“We’re only there so that they can express themselves, and so that they can have a good time, and sing and jump around,” A La Berry said of playing music for children.

Since Arlo Guthrie stopped touring in 2020, after suffering multiple strokes, A La Berry has been trying to find other things to do in his career as a drummer.

“I’m looking for other musical options … but nobody can replace Arlo for me because he’s been so much a part of my life, not just musically, but the whole family,” he said. He added that he is looking for opportunities to play “grown-up music” with other members of the family.


This drum cover is the only item Terry A La Berry asked Arlo Guthrie to sign during his 45-year career with Guthrie. 

Chronologically, the show concludes with the Guthrie Family Reunion Tours. “We took all the kids and the grandkids and everybody — there were 24 of us on the buses, going around the country doing concerts, and it was great,” A La Berry said. “The 2-year-olds were hysterical, of course. Those are great memories.”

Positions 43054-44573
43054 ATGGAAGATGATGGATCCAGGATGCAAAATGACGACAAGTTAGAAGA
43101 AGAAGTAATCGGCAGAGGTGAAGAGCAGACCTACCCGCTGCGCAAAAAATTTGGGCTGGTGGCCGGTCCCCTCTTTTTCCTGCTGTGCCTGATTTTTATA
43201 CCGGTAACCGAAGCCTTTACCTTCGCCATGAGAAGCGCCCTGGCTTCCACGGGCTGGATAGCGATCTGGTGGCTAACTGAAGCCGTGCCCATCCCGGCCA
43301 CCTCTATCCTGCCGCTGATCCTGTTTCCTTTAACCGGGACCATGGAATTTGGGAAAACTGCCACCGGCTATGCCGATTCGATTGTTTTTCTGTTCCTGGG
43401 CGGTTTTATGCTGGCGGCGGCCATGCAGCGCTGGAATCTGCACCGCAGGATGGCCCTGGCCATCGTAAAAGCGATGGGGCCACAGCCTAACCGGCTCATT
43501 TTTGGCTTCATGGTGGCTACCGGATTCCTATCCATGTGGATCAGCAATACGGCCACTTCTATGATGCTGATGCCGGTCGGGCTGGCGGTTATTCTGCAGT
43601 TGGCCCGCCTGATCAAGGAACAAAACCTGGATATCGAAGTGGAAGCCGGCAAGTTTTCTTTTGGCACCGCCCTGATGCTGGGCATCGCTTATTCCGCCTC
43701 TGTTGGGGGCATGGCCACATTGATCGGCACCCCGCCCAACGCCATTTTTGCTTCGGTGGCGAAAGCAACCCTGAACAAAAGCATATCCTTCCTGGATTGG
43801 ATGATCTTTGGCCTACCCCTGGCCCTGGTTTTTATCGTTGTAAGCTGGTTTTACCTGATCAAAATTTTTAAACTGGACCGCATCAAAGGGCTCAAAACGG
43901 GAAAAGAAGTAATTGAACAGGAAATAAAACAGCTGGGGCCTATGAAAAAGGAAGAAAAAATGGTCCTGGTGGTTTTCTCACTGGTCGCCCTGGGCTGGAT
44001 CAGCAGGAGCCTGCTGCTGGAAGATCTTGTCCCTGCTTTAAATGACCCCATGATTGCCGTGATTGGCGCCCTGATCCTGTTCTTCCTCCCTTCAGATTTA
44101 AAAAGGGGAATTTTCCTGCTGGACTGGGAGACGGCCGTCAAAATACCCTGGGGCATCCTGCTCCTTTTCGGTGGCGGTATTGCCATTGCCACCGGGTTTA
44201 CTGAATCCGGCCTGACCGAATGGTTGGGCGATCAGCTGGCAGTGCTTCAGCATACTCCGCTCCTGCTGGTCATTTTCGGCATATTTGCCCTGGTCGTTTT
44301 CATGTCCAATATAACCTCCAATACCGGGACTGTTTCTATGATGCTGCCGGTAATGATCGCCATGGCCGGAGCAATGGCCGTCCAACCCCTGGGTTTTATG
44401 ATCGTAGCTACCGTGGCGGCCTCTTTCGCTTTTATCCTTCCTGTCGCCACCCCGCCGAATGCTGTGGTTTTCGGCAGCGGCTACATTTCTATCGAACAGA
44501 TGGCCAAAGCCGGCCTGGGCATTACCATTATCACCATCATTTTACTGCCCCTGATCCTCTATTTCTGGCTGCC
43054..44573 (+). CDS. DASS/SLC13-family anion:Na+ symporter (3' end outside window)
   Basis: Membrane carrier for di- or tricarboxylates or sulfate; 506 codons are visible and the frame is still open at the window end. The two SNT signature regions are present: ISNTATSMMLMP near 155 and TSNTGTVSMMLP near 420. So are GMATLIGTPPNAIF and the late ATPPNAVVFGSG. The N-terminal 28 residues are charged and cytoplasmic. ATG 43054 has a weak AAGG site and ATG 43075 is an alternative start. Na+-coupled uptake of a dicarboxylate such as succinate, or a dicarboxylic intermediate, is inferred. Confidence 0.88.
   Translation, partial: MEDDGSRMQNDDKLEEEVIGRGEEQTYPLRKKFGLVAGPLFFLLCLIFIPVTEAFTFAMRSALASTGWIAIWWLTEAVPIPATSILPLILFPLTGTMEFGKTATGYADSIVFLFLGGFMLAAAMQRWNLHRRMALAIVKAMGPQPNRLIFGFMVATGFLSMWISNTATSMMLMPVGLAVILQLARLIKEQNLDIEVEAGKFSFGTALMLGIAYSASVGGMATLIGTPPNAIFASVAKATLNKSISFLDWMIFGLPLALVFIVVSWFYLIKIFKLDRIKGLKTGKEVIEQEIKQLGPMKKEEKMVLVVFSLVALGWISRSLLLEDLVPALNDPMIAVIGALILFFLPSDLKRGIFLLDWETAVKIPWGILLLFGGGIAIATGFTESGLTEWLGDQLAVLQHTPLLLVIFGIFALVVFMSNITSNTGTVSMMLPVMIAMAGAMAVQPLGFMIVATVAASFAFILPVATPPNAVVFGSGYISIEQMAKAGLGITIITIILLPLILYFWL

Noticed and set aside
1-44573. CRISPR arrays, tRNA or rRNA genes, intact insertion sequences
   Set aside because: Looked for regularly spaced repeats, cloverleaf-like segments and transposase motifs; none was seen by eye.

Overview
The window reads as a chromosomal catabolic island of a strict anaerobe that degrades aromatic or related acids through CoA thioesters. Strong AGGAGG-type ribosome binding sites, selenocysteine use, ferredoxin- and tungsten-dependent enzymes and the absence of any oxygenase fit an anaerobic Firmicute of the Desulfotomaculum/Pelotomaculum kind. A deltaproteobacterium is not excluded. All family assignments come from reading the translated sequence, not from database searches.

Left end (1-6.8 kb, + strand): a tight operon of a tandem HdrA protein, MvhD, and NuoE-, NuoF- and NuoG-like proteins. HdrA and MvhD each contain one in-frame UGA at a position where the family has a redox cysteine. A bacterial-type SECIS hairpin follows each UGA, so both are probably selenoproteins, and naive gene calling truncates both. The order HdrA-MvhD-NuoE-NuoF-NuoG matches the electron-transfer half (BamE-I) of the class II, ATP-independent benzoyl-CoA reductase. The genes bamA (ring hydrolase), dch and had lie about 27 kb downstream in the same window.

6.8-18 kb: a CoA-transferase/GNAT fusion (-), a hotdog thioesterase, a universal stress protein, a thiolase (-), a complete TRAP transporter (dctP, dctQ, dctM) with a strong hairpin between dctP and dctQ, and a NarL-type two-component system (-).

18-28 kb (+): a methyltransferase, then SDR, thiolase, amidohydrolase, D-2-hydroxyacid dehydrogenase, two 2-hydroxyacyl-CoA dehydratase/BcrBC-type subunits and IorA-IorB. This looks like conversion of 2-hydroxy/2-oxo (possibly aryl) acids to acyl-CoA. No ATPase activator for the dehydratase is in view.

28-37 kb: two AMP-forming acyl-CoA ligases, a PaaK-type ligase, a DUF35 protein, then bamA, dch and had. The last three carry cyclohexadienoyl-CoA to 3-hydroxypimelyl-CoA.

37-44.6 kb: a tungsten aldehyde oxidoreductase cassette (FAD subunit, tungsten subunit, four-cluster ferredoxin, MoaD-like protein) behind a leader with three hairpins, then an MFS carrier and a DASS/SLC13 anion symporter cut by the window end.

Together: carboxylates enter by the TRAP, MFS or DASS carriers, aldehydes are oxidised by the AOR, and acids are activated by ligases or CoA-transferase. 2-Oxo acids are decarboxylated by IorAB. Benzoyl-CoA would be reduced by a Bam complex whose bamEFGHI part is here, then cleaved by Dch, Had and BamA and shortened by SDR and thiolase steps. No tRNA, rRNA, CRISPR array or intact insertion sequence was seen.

Looking back on the past 45 years, A La Berry is glad they never "made it."

“Our life on the road was really spectacular for 45 years,” he said. “It wasn’t high-end rock and roll star kinds of things and crazy parties and driving cars into swimming pools. It’s a lot more normal, but to get to see the entire country over and over again and to visit places year after year, where we’ve been and where we’ve developed friends, not just fans.

“It’s just a great way to see the world with a bunch of friends,” he added.

Working with Arlo Guthrie for so long just felt normal for A La Berry. In the same way, The Guthrie Center feels like home.

“It’s a celebration of the Guthrie family,” A La Berry said of the center. “It’s part Woody. It’s part Arlo. It’s part Annie and Abe. It’s really an extension of [Arlo’s] personality. And it’s his way of bringing everything in a circle ... I feel very at home here. Like it’s the place we’re supposed to come to.”

Jacob Posner can be reached at jposner@berkshireeagle.com.